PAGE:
Sony’s IMX290 sensor has proven popular since its launch into the astronomy market and now Bresser has introduced its Full HD Deep-Sky Camera to take advantage of its impressive specs.
The camera uses the USB 2.0 format for downloading images to your laptop and the camera is aimed at planetary, lunar and some basic deep-sky imaging.
With a built-in guide port it can also be used for autoguiding and comes supplied with a 1.25-inch nosepiece, ST4 guide cable, USB 2.0 cable and a software CD.
At first glance the camera has the generic form of other cameras on the market.
What helps differentiate it is the clear glass in front of the sensor instead of IR glass.
This means the camera will need a UV/IR-cut filter when imaging planets and the Moon.
Once the software and drivers are installed the camera can be used with the ToupSky image capture and processing software.
Using the full resolution in planetary mode the camera will run at around 20fps.
Using Region of Interest (ROI) you can obtain a higher speed, but since it relies on USB 2.0, you can’t really call it a high-speed camera now that USB 3.0 is becoming standard.
The manufacturer states that the camera can be used with other popular capture software, however a couple of test runs in SharpCap and FireCapture revealed it wasn’t quite as easy as they say.
There are two ways to connect the camera under settings in SharpCap.
The first is using the ASCOM driver. The problem is that the camera can only run in RGB24 and not RAW 8 or 12-bit modes.
This can cause all sorts of problems with colour and rings around planets.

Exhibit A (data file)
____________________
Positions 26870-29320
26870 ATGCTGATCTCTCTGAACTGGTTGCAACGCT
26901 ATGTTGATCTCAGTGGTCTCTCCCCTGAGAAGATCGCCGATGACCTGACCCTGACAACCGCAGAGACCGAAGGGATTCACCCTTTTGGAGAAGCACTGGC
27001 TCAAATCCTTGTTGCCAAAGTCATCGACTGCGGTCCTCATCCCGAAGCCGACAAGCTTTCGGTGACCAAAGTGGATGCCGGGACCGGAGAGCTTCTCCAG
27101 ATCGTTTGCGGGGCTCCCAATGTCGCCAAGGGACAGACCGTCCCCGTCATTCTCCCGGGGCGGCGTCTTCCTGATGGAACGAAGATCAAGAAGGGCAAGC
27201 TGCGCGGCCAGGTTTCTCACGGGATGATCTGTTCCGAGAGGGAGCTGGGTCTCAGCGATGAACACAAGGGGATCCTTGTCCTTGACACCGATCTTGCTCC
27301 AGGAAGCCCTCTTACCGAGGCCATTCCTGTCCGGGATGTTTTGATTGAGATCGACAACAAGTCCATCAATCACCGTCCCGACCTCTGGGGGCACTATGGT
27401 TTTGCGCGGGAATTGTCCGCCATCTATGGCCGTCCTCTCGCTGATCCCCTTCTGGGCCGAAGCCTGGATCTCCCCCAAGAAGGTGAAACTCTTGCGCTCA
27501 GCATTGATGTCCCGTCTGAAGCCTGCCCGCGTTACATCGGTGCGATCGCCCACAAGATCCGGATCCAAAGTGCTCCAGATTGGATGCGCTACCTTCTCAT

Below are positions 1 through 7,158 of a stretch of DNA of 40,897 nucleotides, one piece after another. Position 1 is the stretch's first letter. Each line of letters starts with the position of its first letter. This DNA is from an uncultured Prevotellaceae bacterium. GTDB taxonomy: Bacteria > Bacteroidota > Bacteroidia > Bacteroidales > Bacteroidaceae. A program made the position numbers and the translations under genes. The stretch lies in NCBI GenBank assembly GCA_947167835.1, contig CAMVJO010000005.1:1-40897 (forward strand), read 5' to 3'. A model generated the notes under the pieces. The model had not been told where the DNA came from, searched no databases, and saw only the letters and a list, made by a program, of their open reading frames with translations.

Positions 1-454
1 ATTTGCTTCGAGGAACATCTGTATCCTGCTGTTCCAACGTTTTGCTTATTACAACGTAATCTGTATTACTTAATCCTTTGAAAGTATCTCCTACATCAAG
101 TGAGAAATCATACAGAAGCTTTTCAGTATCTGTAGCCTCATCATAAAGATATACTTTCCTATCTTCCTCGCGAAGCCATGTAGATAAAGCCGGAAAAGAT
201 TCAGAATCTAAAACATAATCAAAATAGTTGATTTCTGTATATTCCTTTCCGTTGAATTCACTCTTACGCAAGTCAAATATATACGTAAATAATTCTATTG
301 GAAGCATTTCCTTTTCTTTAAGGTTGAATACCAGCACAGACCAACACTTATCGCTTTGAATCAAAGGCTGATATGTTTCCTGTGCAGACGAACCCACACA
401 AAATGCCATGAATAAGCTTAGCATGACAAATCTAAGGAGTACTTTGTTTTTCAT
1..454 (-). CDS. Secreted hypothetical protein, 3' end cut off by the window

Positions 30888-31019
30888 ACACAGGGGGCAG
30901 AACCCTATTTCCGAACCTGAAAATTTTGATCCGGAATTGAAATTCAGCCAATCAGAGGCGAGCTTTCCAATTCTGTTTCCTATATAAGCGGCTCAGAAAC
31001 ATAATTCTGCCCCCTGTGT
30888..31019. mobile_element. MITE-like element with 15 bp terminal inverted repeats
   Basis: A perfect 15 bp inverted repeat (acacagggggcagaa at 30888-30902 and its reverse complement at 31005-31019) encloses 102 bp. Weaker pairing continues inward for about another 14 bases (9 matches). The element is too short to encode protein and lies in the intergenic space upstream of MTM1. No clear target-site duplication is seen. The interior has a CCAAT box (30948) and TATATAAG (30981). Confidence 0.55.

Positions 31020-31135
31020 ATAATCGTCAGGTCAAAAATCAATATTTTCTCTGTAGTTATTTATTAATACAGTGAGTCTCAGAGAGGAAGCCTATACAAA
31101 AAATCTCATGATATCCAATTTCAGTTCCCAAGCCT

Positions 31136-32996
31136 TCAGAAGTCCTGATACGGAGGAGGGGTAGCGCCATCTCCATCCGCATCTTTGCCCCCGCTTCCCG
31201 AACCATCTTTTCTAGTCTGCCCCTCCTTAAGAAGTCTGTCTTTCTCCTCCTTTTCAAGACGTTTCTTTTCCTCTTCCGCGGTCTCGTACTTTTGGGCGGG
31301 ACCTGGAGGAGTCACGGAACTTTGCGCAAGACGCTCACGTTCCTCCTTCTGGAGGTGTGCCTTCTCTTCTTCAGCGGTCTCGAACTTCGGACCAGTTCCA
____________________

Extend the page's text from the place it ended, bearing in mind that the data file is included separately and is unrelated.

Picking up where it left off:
You also can’t take good deep-sky images in that setting.
While an ASCOM driver is included in the software, it seems the RAW drivers have been left out.
The other way of connecting the camera is to use a driver from another manufacturer which does allow the camera to run in RAW mode.
This means we could only get the camera to image properly in the ToupSky software supplied.
Concentrate on the details
To image the Moon we first set the camera up on a 4.5-inch refractor.
The picture on screen was very good, containing lots of detail.
With the camera set in 8-bit mode and RAW, the image had a green cast like most other cameras.
This is due to the sensor’s Bayer matrix layout containing more green pixels.
However, this can be easily balanced out during post processing.
Our next target was Jupiter. Unfortunately, the seeing conditions didn’t allow us to use a larger aperture telescope so we continued with the 4.5-inch refractor and a 4x Powermate.
On the control panel there is a check box for region of interest (ROI).
With this checked you can draw a small box around Jupiter and remove the area you don’t want to image, which allows the camera to work at a higher frame rate.
The resulting images were very good for the equipment being used, with lots of detail.
We then chose M27 as a deep-sky object to image using the Live Stack feature in ToupSky.
By covering the telescope and taking some dark frames using the dark field correction tab you can subtract the darks for live stacking.
ToupSky also contains a trigger mode for long exposure.
When imaging in long exposure mode you need to make sure the RAW mode tab is selected.
Finally, although we generally don’t use colour cameras for solar imaging in H-alpha, we used the Bresser on a Lunt solar scope and got some quite interesting detail of the Sun.
Overall, a decent camera for imaging a large range of targets with the ability to image solar, lunar and deep-sky objects using the proprietary software.